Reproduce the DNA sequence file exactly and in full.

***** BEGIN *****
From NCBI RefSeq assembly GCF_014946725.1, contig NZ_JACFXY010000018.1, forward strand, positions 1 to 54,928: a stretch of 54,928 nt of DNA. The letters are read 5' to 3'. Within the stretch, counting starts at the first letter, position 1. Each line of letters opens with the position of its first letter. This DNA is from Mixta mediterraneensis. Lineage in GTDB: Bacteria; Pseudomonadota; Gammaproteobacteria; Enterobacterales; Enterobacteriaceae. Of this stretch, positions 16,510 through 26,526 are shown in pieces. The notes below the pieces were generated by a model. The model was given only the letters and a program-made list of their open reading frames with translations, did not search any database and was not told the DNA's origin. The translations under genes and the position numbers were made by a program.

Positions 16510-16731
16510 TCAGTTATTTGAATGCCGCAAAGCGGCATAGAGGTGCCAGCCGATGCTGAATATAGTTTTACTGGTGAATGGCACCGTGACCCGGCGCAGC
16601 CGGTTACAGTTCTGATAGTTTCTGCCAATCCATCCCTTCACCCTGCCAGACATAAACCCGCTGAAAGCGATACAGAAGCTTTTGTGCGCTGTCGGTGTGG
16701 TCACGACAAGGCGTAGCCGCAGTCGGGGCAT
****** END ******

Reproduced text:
From NCBI RefSeq assembly GCF_014946725.1, contig NZ_JACFXY010000018.1, forward strand, positions 1 to 54,928: a stretch of 54,928 nt of DNA. The letters are read 5' to 3'. Within the stretch, counting starts at the first letter, position 1. Each line of letters opens with the position of its first letter. This DNA is from Mixta mediterraneensis. Lineage in GTDB: Bacteria; Pseudomonadota; Gammaproteobacteria; Enterobacterales; Enterobacteriaceae. Of this stretch, positions 16,510 through 26,526 are shown in pieces. The notes below the pieces were generated by a model. The model was given only the letters and a program-made list of their open reading frames with translations, did not search any database and was not told the DNA's origin. The translations under genes and the position numbers were made by a program.

Positions 16510-16731
16510 TCAGTTATTTGAATGCCGCAAAGCGGCATAGAGGTGCCAGCCGATGCTGAATATAGTTTTACTGGTGAATGGCACCGTGACCCGGCGCAGC
16601 CGGTTACAGTTCTGATAGTTTCTGCCAATCCATCCCTTCACCCTGCCAGACATAAACCCGCTGAAAGCGATACAGAAGCTTTTGTGCGCTGTCGGTGTGG
16701 TCACGACAAGGCGTAGCCGCAGTCGGGGCAT